I installed the hose splitter and then connected in-line: the timer, backflow preventer, micro tube adapter. Then connected the tube into the adapter. You really just shove it in and it stays in place. I then attached the tube to the siding near the hose bib with one of the included clips (nailed into siding.)


Then ran the tubing up the wall and across the porch cover.


This was the point where I started adding my barbed T-connectors. The tubing is pretty tight and takes a bit of muscle to get the barbs inserted into it. THIS IS GOOD because it means that once the tubing is on, it’s staying on.

I used a heat gun to make the tubing more pliable and me less angry about it.


Next, I measured the length of the patio cover, it’s 22 feet. I had decided on a total of five hanging baskets so 22ft/5=52 inches (and some change). I made 4 marks 52 inches apart on the beam (creating 5 zones each 52″ long), then placed marks in the middle (26″) of each length where the baskets will hang.

I connected the left end tubing into the main T from the crossing tube, it did not require it’s own T since it is on an end and simply terminates in a dripper.


At this point I went inside to connect the remaining lengths of tubing for the run and their subsequent drip tubes with T’s. From the right of the main T needed 11″ of tube to the next hanger mark, then a T (with a tube and dripper hanging from it) then two runs of 52″ of tubing (each connected by a T with a tube/dripper combo), final run for the right end was 60″ of tubing, again terminating in a dripper.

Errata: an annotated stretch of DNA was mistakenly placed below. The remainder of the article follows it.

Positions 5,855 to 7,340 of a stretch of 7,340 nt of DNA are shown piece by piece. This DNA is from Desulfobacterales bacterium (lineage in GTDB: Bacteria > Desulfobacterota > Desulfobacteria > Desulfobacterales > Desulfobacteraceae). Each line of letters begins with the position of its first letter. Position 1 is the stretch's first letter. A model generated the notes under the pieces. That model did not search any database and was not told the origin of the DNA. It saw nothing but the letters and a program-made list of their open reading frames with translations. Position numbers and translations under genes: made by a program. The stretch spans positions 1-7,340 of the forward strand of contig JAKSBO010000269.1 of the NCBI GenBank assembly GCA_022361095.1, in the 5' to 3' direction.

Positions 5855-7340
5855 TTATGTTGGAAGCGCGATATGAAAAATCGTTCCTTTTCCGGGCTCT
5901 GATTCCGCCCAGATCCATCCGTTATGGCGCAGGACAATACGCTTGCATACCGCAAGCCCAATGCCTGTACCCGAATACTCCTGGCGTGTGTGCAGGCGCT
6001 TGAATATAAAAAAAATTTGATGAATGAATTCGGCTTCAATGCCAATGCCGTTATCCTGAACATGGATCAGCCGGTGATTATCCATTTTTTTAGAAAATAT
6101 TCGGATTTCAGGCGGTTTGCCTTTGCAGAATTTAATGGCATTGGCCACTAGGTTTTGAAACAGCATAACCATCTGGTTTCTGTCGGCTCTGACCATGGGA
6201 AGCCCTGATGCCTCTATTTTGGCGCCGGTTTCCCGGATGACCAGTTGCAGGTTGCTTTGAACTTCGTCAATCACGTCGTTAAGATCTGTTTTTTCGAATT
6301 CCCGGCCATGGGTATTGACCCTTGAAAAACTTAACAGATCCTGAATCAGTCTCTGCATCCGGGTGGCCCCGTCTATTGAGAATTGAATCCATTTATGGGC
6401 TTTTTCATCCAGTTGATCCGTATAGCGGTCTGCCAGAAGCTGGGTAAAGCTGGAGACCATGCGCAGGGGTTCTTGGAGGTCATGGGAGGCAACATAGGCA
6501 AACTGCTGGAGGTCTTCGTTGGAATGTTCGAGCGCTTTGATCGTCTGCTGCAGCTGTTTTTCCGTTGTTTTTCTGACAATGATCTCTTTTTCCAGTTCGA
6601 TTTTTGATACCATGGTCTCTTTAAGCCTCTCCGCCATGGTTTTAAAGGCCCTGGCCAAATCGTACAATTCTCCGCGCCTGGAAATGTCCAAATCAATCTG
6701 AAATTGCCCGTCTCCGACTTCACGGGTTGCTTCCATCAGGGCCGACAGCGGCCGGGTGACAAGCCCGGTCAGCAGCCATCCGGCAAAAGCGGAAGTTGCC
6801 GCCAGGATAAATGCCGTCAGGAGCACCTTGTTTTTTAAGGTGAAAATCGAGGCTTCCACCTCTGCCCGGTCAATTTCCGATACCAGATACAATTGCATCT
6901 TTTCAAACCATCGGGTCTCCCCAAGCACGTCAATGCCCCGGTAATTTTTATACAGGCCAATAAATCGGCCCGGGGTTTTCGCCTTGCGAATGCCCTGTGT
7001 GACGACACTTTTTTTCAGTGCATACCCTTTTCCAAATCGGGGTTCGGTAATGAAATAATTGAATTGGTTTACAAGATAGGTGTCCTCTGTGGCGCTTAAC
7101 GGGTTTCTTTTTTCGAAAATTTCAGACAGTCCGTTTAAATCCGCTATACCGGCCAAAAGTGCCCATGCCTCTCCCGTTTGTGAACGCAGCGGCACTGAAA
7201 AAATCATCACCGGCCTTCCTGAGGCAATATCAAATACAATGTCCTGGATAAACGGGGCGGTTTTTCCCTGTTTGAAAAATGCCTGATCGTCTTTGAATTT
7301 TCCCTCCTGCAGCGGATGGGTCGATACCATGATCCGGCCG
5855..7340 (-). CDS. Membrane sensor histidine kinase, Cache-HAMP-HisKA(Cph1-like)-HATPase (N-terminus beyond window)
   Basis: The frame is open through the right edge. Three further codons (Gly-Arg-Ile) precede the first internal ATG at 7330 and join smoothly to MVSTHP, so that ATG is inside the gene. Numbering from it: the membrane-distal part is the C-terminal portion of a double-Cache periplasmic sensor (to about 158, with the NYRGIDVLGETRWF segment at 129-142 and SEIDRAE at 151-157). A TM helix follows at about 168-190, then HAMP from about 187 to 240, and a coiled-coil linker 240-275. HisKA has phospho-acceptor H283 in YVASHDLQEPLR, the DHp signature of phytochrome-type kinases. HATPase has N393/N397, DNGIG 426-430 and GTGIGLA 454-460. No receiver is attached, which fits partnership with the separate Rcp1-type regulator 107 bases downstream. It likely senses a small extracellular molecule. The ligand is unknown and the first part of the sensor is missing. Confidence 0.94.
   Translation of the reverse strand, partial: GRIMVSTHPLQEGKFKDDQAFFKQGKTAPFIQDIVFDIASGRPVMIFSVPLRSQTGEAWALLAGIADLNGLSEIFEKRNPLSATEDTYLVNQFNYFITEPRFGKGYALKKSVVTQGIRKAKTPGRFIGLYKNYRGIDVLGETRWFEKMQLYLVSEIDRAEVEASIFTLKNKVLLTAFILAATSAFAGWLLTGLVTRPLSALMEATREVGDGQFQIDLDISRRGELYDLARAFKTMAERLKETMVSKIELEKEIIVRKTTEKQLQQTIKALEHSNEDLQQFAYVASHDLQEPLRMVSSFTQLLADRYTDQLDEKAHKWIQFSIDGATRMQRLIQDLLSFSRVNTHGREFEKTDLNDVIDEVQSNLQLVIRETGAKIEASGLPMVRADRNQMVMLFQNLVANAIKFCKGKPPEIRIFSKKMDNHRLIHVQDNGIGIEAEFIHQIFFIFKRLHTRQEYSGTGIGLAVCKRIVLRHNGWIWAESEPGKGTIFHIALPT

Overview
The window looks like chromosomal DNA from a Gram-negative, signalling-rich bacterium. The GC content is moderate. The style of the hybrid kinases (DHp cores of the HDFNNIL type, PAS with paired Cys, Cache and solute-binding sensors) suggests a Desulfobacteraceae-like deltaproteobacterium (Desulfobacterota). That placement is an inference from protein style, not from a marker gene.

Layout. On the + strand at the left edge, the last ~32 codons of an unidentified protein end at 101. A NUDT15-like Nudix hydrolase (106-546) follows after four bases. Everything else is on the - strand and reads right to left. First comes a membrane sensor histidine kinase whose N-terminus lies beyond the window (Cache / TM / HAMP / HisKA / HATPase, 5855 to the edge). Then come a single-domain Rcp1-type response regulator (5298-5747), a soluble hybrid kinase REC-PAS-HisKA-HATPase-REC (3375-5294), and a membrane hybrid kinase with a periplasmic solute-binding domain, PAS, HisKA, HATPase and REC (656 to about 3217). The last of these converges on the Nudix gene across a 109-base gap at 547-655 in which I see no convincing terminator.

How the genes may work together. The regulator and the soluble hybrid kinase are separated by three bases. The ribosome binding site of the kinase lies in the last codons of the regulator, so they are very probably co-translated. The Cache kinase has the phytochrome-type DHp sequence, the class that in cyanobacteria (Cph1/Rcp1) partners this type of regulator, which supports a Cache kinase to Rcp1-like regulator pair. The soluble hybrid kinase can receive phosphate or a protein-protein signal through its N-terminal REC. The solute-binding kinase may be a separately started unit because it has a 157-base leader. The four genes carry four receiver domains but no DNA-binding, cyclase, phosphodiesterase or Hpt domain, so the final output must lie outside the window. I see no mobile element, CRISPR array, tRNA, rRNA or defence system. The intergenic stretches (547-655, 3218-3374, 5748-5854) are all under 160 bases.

Had a beverage and measured all my lengths of tube and connected (as they would hang on beam) with T’s and drippers and used heat tool to expand tubing end.

It’s important when using the heat tool that you make sure the tool is on a lower setting (if yours has settings) and always keep it moving so nothing melts or burns (mainly your fingers).

This operations requires “hot hands”. Hot hands are useful for things like grabbing a loaf of hot bread out of the oven, or handling baked potatoes. If you don’t have HH’s submersing the tubing in warm water will also work.